Top Ten Tuesday is hosted by The Broke and The Bookish
The 5 Best Endings
Sue me. No Deathly Hallows wasn't perfect and got a bit boring in the middle but The Battle of Hogwarts made me want to curl up in a corner and just weep
It's wrong to say that I love both series equally. I love the Raven-books more...I discovered them at a time when I had grown somewhat tired of Fantasy in general but then Dawnthief happened and I was glued to the pages. Now I am older and wiser and have to admit that they're not without faults (please don't ask about the female characters in them...and it also is somewhat obvious that he started this series without having much of a clue how to continue it). In The Ascendants he has much improved in that Aspect so they're probably the better books overall...but The Raven made me fall in love with its characters in record time and stopped me falling out of love with the genre and no they're not perfect but don't talk to me about it OK? :P
OK actually we wanted to talk about the ending anyway. I love both...and I hate that I love them because both are probably closer to a Downer Ending than a Bittersweet Ending but they fit perfectly with the rest of the books. They tear my heart out. In a good way. Sort of.
3. Kai Meyer's The Dark Reflections
Why do I only have sad endings for this? I don't know.
If this works: highlight to see the spoiler:
|Killing of the male love interest at the end of a YA fantasy trilogy is mean and it make me hate the author for a while but the characters not getting a HEA at the end of his books is sort of a theme (the others aren't quite as drastic but all acknowledge that saving the world, finding the of your life AND there being no personal costs at all is...unlikely). Yeah apparently I like it when characters are miserable. Deal with it.|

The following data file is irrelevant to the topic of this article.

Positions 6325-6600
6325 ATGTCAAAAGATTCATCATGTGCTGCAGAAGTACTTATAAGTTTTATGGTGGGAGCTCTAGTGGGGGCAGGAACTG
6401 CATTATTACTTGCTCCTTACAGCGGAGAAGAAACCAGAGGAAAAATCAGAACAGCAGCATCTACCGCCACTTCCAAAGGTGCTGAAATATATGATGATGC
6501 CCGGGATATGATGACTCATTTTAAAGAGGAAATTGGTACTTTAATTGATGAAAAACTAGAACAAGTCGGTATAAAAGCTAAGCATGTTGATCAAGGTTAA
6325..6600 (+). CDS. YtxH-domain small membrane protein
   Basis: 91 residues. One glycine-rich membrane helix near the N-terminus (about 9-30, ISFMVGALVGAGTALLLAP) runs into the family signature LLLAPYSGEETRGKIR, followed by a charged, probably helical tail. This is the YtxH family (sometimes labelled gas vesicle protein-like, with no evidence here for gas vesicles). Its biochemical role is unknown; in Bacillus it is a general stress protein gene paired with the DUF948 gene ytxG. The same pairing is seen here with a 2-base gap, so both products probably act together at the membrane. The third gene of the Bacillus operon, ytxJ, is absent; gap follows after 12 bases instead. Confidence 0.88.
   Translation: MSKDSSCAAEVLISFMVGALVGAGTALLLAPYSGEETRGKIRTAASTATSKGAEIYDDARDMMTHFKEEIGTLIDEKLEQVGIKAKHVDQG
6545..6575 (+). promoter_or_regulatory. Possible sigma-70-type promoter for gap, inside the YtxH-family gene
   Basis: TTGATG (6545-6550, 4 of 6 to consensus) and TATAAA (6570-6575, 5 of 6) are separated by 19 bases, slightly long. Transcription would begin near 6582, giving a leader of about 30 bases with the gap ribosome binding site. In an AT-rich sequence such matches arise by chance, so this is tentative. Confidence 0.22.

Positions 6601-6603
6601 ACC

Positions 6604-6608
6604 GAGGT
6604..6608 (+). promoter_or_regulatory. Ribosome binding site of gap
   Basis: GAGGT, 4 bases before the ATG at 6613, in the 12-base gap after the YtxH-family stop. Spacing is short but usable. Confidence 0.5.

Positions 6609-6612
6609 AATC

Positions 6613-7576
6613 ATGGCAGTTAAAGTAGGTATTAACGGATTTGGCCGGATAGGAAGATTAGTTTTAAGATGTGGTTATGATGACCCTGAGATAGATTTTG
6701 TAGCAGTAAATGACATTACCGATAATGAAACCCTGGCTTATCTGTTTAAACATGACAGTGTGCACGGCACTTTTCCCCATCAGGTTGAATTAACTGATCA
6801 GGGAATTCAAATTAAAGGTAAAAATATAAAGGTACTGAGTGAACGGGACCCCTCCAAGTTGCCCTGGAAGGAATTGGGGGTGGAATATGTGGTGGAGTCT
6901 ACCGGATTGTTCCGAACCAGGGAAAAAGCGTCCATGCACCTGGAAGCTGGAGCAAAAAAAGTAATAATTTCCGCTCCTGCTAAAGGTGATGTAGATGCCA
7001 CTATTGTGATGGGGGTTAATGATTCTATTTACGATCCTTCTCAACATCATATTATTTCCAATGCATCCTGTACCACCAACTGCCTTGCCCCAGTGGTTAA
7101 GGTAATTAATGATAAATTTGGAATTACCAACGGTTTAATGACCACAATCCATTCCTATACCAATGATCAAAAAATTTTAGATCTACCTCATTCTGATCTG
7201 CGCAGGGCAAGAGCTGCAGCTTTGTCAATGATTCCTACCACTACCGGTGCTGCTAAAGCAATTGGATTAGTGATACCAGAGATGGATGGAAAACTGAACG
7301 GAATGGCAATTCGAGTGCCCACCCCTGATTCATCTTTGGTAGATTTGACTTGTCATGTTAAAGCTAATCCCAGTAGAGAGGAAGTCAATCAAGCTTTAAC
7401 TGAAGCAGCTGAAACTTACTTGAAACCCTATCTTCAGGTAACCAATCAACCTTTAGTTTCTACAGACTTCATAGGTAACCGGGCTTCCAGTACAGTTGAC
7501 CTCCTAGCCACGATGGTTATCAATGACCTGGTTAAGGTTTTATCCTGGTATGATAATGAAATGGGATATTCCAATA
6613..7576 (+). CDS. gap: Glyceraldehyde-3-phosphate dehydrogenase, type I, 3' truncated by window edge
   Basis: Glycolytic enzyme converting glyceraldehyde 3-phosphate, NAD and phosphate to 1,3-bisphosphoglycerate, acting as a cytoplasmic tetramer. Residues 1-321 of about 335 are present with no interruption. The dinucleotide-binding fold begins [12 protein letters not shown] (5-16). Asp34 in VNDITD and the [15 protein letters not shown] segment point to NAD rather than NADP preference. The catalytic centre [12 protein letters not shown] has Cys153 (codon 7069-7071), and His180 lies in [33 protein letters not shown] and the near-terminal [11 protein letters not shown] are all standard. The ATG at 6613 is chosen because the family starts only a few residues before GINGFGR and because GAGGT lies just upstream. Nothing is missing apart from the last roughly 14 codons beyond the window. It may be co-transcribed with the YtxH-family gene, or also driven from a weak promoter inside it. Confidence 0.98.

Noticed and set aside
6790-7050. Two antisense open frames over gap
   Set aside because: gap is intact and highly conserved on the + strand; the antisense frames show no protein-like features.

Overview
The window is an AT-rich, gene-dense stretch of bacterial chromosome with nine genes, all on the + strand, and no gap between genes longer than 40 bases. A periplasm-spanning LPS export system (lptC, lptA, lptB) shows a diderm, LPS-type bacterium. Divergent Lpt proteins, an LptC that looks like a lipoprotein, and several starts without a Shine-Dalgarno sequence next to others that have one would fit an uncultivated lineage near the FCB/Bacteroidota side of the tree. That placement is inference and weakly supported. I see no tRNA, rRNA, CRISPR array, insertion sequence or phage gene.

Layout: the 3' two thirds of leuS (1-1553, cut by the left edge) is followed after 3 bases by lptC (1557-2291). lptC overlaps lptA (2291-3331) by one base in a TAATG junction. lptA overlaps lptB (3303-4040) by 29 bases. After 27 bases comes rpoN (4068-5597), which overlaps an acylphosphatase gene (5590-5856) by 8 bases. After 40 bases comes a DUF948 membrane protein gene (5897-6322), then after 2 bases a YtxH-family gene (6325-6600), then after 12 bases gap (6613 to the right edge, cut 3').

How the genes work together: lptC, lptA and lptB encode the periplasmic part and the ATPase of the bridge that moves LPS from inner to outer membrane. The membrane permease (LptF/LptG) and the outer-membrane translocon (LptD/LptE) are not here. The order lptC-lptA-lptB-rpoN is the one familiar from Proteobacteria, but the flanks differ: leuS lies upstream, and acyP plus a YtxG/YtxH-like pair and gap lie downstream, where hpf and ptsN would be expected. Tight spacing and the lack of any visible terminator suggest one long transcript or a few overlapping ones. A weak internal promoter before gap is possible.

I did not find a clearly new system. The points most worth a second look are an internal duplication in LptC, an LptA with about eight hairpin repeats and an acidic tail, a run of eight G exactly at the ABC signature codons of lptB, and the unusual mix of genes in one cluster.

4. Tommy Krappweiß: Mara und der Feuerbringer
Even though I had some issues with the final book I loved the ending overall as it happily subverts the YA-parents are utterly useless trope
5. Josh Lanyon: Adrien English
There are occasions where I actually enjoy fluffy happy endings where everybody gets what they want. This is one of them.
(This meme is quite hard for me...I read so much crime-seres that are sort of neverending...if I don't enjoy them anymore I simply stop reading so I can't really say that I didn't like the ending)
1. Henning Mankell: Wallander
Should I have built a fort first to defend myself from the stones that are about to be thrown?
I'm not disputing that Mankell is a great writer or the influence on the crime genre but halfway through this series turned from 'gritty, realistic and things don't always work the way you want to 'things never work the way you want and Wallander is not allowed to be happy ever' and no he isn't even allowed to enjoy his retirement.
2. Kai Meyer: Brothers Grimm-series.
I'm grasping at straws here...and the only thing I didn't enjoy about was that there are only two book and I want about a billion books about Willhelm and Jacob Grimm having awesome adventures :P (now please don't reccomend Reckless to me...seriously don't)
3.Margeret Frazer: Sister Frevisse-series
I really can't fill this list with just series-endings so here's one that started out promising but turned WTF far too quickly (top tip: if you want to write historical novels that feature lots of sex and paganism...don't choose an abess as your main-character because that will only have your readers facepalming a lot)
4. Patricia Cornwell: Kay Scarpetta
Another series that turned bad...there is no other series I can think of that screams 'flogging the dead horse' as loudly as poor Scarpetta.
5. Kerstin Gier: Ruby red-trilogy
Overall I still enjoy the trilogy and it's delightfull and awesome but it feels like Gier didn't think about the ending and the consequences too much...